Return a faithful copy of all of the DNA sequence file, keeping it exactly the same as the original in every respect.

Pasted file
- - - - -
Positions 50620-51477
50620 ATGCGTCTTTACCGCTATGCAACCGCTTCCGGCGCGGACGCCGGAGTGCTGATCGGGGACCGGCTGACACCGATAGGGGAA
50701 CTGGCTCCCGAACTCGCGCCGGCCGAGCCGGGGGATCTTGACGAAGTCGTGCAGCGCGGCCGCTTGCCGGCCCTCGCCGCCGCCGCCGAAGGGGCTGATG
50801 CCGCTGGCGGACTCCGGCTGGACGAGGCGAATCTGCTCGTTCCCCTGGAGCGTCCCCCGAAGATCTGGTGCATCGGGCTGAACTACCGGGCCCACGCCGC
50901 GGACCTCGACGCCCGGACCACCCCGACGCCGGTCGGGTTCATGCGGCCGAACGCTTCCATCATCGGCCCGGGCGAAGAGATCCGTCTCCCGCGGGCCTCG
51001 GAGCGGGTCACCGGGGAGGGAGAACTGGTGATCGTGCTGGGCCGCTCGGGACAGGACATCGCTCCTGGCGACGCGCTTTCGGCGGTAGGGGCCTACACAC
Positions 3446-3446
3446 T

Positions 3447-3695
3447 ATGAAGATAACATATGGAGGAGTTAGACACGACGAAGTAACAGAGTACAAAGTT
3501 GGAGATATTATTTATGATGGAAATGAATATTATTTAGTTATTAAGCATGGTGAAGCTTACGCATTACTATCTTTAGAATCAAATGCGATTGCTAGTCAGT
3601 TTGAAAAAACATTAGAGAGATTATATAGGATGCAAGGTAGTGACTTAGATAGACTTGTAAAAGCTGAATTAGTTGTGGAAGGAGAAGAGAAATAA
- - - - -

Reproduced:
Positions 50620-51477
50620 ATGCGTCTTTACCGCTATGCAACCGCTTCCGGCGCGGACGCCGGAGTGCTGATCGGGGACCGGCTGACACCGATAGGGGAA
50701 CTGGCTCCCGAACTCGCGCCGGCCGAGCCGGGGGATCTTGACGAAGTCGTGCAGCGCGGCCGCTTGCCGGCCCTCGCCGCCGCCGCCGAAGGGGCTGATG
50801 CCGCTGGCGGACTCCGGCTGGACGAGGCGAATCTGCTCGTTCCCCTGGAGCGTCCCCCGAAGATCTGGTGCATCGGGCTGAACTACCGGGCCCACGCCGC
50901 GGACCTCGACGCCCGGACCACCCCGACGCCGGTCGGGTTCATGCGGCCGAACGCTTCCATCATCGGCCCGGGCGAAGAGATCCGTCTCCCGCGGGCCTCG
51001 GAGCGGGTCACCGGGGAGGGAGAACTGGTGATCGTGCTGGGCCGCTCGGGACAGGACATCGCTCCTGGCGACGCGCTTTCGGCGGTAGGGGCCTACACAC
Positions 3446-3446
3446 T

Positions 3447-3695
3447 ATGAAGATAACATATGGAGGAGTTAGACACGACGAAGTAACAGAGTACAAAGTT
3501 GGAGATATTATTTATGATGGAAATGAATATTATTTAGTTATTAAGCATGGTGAAGCTTACGCATTACTATCTTTAGAATCAAATGCGATTGCTAGTCAGT
3601 TTGAAAAAACATTAGAGAGATTATATAGGATGCAAGGTAGTGACTTAGATAGACTTGTAAAAGCTGAATTAGTTGTGGAAGGAGAAGAGAAATAA